Taming the fat, relentless ego…


“In the moral life the enemy is the fat relentless ego.”  By this, Iris Murdock means that self-absorption is a high risk condition—its all-consuming nature makes it the enemy of virtue.


Self-absorption taints our perception of goodness so that we do not recognize that kindness, gentleness, and empathy enrich our lives.  It also diminishes our desire for goodness.   We are less moved to be kind, gentle, and empathetic than we are to indulge our own concerns.  If, then, virtues, including the fruits of the Spirit mentioned by Paul in Galatians 5:22-23, are to get a foothold in us, we must tame the wild, expansive ego.


This quote, from philosopher Clifford Williams, is part of a discussion of how thinking and learning can contribute to our “training in goodness.”  His suggestions follow the apostle Paul’s instructions to Timothy, “Train yourself in godliness” (1 Tim. 4:7).  Here’s a list of his main points.


·         Those who play together must consider the expectations of the others if the activity is to turn out well. 

·         Encountering the suffering of another also helps us to be less self-absorbed.  We recognize that someone else has intense feelings and may need help or attention.

·         When we listen, we set aside our own concerns for a time so that we can pay attention to the concerns of someone else.  We try to understand those concerns, without letting our own interests intrude.  We may, of course, offer our thoughts, but this is conversation, not listening.  Real listening involves checking self-absorption and focusing on the other.

·         Listening in the intellectual context is the same.  When we read, study, or listen to a talk, our aim is genuinely to understand the other person’s ideas.  To do so, we must temporarily suspend our own ideas and attempt to see the other’s perspective.  If the ego intrudes, no real understanding takes place.

·         Think … of discussing and debating.  These require a demanding observance of the Golden Rule:  “In everything do to others as you would have them do to you” (Matt. 7:12).  When we explain our ideas, whether in friendly discussion or highly charged debate, we want those with whom we are interacting to focus on our central points and not peripheral ones. … If someone were to react only to a peripheral point, we would feel that our ideas had not been treated fairly.  We also want our ideas to be taken seriously. … When we respond to others’ ideas … we should try to ferret out what is essential in them and respond with considered reasoning.  The ego, in contrast, would just as soon go for cheap victories, trampling others’ views. …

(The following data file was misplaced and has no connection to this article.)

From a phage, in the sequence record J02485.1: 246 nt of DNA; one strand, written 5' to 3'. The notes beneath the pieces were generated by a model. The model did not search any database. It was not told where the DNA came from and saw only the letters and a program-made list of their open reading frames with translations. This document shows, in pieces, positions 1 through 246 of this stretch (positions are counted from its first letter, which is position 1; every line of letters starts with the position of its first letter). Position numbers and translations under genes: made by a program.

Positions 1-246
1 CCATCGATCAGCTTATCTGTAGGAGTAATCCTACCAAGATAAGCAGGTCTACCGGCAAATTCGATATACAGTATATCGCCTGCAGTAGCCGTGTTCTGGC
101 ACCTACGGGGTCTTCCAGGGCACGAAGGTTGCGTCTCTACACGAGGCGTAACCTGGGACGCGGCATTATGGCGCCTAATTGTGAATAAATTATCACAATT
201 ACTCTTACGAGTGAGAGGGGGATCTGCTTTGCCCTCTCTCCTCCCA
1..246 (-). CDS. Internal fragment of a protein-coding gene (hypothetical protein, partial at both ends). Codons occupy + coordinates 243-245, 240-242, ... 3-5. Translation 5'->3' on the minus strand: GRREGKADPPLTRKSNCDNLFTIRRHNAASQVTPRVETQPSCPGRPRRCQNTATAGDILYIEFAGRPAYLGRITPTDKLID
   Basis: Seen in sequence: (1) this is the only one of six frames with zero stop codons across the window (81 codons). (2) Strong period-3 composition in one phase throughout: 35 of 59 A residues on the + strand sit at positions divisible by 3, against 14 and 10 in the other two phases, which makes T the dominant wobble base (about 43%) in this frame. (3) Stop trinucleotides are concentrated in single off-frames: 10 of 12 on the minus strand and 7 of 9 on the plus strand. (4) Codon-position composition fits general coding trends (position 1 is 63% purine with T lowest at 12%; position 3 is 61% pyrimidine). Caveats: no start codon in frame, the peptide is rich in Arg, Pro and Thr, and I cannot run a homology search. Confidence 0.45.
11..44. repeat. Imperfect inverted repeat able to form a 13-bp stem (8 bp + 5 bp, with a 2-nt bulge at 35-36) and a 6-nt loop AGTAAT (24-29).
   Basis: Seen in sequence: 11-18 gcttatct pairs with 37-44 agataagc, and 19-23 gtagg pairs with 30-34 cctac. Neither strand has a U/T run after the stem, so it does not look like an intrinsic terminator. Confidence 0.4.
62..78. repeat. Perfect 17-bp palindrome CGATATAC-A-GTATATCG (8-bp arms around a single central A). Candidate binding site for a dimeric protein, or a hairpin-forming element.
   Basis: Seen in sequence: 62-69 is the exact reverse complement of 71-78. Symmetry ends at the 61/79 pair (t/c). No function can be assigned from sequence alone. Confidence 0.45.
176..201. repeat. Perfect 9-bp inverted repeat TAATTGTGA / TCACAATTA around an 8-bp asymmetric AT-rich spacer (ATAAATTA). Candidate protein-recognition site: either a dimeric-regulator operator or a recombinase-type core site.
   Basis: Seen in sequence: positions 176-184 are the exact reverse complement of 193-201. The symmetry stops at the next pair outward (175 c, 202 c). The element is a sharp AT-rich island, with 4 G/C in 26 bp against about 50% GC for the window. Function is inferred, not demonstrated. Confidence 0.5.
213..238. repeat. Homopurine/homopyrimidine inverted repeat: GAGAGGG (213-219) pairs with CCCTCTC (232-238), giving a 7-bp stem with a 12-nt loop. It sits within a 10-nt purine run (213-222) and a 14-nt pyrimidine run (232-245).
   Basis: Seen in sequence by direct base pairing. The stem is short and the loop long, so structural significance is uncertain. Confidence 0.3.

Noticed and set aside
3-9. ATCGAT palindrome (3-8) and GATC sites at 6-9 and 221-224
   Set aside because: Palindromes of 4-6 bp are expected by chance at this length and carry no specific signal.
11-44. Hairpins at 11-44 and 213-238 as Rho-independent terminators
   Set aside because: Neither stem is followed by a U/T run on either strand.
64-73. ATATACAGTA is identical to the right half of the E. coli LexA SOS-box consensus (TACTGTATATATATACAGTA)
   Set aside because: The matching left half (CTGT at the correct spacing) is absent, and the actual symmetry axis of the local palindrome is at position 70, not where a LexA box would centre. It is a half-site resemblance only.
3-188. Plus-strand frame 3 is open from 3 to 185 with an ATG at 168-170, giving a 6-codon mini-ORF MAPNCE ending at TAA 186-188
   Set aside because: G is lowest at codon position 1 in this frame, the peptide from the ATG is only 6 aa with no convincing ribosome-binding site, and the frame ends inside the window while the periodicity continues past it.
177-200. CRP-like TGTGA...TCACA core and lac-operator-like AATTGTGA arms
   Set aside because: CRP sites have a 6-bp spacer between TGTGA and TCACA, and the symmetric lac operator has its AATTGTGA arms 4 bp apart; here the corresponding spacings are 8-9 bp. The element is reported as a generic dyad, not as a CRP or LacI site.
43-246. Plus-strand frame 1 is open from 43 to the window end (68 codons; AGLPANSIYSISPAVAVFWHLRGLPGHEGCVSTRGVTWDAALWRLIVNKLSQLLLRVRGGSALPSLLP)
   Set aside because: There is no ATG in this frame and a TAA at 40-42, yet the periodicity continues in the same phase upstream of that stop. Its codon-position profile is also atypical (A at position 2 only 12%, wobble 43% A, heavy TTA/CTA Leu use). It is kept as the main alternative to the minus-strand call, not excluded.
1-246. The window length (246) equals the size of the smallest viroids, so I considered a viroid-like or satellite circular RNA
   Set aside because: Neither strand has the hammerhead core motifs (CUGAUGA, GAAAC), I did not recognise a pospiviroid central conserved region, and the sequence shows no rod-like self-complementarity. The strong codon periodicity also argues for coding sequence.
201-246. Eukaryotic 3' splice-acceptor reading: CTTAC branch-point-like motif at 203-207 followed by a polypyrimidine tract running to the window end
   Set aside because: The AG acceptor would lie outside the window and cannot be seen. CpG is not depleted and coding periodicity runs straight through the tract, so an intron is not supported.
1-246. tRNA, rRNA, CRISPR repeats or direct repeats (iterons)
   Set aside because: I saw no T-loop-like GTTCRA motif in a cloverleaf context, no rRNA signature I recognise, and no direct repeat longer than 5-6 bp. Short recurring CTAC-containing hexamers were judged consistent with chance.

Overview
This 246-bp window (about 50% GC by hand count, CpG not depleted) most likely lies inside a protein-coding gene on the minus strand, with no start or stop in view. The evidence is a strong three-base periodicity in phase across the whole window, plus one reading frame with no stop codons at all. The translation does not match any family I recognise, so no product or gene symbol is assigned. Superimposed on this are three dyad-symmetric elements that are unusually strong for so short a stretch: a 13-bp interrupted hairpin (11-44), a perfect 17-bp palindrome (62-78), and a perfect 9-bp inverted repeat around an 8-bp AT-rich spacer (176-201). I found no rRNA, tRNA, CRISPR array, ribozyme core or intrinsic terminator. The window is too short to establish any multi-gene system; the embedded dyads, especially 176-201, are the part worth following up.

·         Think … of looking for magnificence and tragedy.  In order to respond with awe to physical magnificence, we must attend to the complexity, intricacy, and grandness of what we observe.  If it is moral magnificence to which we are responding, the splendor of virtuous action or character, we must attend to the moral grandness that is present.  And if it is tragedy we are confronting, we must focus on the distress involved.  In each case, our attention is focused on something other than ourselves.  Our egos must let go of some of their self-directed engrossment.


These suggestions for “training in goodness” look very much like good manners and simple acts of courtesy.  They are everyday opportunities for taming the “wild, expansive ego” so that the fruits of the Spirit can “get a foothold in us.”   They are also the everyday out-workings of God’s grace—that grace which absolves us from “our resistance to goodness.”  And growing in his grace motivates us to pursue goodness and to become certain kinds of people—or more precisely, certain kinds of neighbors.



Dr. Clifford Williams’ reflections on self-absorption are in “The Effects of Thinking,” chapter 5 of The Life of the Mind:  A Christian Perspective.  Dr. Williams has taught philosophy at Trinity International University since 1982.  He is the author of books on a variety of subjects:  Free Will and Determinism: A Dialogue (1980), One More Train to Ride: The Underground World of Modern American Hoboes (2003), The Divided Soul: A Kierkegaardian Exploration (2009).



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